Today, when folks from far and wide travel to Popes Creek Road in Charles County to eat oysters, crabs and other seafood at Capt. Billy's and Robertson's crab houses, they are quite likely retracing the steps of ancient people.

Three thousand years ago, the prehistoric Native Americans of the region apparently trekked to just about the same spot to eat oysters they collected from the Potomac River.

Archaeological information about Popes Creek is newly available to the public thanks to Rebecca Newlan, whose analysis of artifacts collected 14 years ago has shed light on a site called Popes Creek West. Newlan, of Temple Hills, graduated from George Washington University this year and the site is the subject of her senior archaeology thesis.

The 1985 excavation was carried out by the Archaeology Society of Maryland, an amateur organization, with some help from the Maryland Historical Trust (MHT). Though researchers found stone tools, pottery and ancient oyster shells, no one analyzed or catalogued the materials discovered. The artifacts sat unexamined in a repository, according to Gary Shaffer, a preservation officer at the MHT.

For the last two years, Shaffer has sought undergraduate and graduate students interested in studying Popes Creek West and the many other Maryland archaeological sites whose artifacts have gone unclassified. Newlan, 22, is the first to take up his offer.

Archaeological digs are of little use if their results are never published, Shaffer said.

"It's a waste of scarce resources," Shaffer said. "There should be a lot of consideration about whether further excavations take place until reports are written up to publish information about archaeological work that's already been done."

Popes Creek West, now on private property, was once an oyster shell midden--essentially a refuse heap for oyster shells. According to Newlan, the midden was in heavy use from the later archaic period to the early middle woodland period of prehistory, roughly from 5,000 years ago to about 2,000 years ago.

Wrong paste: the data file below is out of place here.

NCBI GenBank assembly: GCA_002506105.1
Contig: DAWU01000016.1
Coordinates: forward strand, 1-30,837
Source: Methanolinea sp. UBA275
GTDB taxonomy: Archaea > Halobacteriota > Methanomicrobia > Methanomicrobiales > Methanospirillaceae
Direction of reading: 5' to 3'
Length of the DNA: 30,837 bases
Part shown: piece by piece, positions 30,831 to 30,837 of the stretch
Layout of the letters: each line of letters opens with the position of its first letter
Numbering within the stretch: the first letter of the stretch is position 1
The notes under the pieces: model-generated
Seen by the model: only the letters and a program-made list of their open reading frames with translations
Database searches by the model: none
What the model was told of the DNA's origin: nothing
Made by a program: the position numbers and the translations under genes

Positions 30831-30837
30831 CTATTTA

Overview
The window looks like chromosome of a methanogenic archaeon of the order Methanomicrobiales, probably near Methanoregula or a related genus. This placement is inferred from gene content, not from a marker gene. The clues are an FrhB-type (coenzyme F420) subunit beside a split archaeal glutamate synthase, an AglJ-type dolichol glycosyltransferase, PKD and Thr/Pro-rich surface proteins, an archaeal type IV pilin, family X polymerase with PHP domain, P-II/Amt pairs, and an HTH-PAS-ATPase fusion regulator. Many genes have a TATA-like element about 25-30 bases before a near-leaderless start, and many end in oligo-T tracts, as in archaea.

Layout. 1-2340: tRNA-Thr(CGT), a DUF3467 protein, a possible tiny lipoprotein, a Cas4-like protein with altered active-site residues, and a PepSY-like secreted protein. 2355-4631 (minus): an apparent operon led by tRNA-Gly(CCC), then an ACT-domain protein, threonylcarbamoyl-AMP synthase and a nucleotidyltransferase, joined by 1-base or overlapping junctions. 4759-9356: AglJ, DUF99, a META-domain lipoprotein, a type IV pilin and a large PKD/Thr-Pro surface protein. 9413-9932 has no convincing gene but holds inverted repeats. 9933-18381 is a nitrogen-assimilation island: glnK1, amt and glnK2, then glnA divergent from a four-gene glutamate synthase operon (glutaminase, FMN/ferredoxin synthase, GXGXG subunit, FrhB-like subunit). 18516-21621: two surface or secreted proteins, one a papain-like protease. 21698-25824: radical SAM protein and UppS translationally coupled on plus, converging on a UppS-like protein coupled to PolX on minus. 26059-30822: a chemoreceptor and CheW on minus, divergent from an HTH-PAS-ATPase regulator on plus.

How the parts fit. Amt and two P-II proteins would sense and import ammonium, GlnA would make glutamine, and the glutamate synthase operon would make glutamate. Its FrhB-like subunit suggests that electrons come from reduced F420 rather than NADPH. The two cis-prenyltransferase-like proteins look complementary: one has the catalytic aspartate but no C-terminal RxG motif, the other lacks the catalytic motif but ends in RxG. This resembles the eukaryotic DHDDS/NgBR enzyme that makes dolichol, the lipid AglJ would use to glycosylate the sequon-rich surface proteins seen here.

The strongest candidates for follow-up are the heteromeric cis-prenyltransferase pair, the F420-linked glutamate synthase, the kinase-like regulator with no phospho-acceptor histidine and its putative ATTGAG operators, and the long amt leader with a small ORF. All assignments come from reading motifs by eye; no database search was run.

Artifacts that would indicate use of the site after the early middle woodland period are missing--probably, Newlan believes, because they were disturbed by a kiln set up there in historic times to make lime from discarded oyster shells.

Newlan was able to date the materials that excavators found by comparing tools and pottery with known artifacts from other sites.

Popes Creek West was one of Maryland's largest oyster shell middens, said Newlan, who theorizes that it was a popular site because it was at the uppermost limit of the oysters' habitat, making it the nearest location for oyster harvesters traveling south.

Newlan was most intrigued, she said, by some of the stone tools--quartz projectile points--found at Popes Creek, the type of discovery that makes archaeology come alive for her.

"I have a lot of respect for the Native Americans who made these quartz projectile points, because quartz is such a tough material to make something out of," Newlan said. "It's absolutely fascinating to me to actually hold a tool or a pottery shard that was used by a Native American so many years ago."

Newlan's report will be available to other researchers at the MHT library, Shaffer said.

Shaffer and Nancy Benco, Newlan's adviser at George Washington, both hope more students will focus their research on the collections available from the MHT.

"Archaeology in general is going to try to go back to these older collections and interpret or reinterpret them," Benco said. "It's a very big issue."